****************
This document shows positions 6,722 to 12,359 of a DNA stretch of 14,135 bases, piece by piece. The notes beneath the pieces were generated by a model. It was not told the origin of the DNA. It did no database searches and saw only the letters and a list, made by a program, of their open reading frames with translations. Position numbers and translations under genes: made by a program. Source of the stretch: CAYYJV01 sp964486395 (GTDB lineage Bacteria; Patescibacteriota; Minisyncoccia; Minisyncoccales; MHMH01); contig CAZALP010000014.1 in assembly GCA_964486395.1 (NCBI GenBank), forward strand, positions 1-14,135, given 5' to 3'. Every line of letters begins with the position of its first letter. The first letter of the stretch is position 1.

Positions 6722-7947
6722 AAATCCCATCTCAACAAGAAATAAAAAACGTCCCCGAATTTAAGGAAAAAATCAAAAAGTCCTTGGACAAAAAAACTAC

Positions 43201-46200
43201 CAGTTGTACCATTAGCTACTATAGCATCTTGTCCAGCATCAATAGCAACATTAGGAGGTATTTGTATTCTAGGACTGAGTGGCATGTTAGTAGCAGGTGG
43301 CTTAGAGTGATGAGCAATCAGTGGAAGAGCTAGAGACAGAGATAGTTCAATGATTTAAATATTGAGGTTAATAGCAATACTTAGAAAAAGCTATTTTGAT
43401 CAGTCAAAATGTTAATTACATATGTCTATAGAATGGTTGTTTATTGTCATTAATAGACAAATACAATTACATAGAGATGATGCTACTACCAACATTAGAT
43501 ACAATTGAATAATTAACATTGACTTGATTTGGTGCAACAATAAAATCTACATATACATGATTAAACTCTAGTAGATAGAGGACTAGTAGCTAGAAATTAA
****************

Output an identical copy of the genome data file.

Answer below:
This document shows positions 6,722 to 12,359 of a DNA stretch of 14,135 bases, piece by piece. The notes beneath the pieces were generated by a model. It was not told the origin of the DNA. It did no database searches and saw only the letters and a list, made by a program, of their open reading frames with translations. Position numbers and translations under genes: made by a program. Source of the stretch: CAYYJV01 sp964486395 (GTDB lineage Bacteria; Patescibacteriota; Minisyncoccia; Minisyncoccales; MHMH01); contig CAZALP010000014.1 in assembly GCA_964486395.1 (NCBI GenBank), forward strand, positions 1-14,135, given 5' to 3'. Every line of letters begins with the position of its first letter. The first letter of the stretch is position 1.

Positions 6722-7947
6722 AAATCCCATCTCAACAAGAAATAAAAAACGTCCCCGAATTTAAGGAAAAAATCAAAAAGTCCTTGGACAAAAAAACTAC

Positions 43201-46200
43201 CAGTTGTACCATTAGCTACTATAGCATCTTGTCCAGCATCAATAGCAACATTAGGAGGTATTTGTATTCTAGGACTGAGTGGCATGTTAGTAGCAGGTGG
43301 CTTAGAGTGATGAGCAATCAGTGGAAGAGCTAGAGACAGAGATAGTTCAATGATTTAAATATTGAGGTTAATAGCAATACTTAGAAAAAGCTATTTTGAT
43401 CAGTCAAAATGTTAATTACATATGTCTATAGAATGGTTGTTTATTGTCATTAATAGACAAATACAATTACATAGAGATGATGCTACTACCAACATTAGAT
43501 ACAATTGAATAATTAACATTGACTTGATTTGGTGCAACAATAAAATCTACATATACATGATTAAACTCTAGTAGATAGAGGACTAGTAGCTAGAAATTAA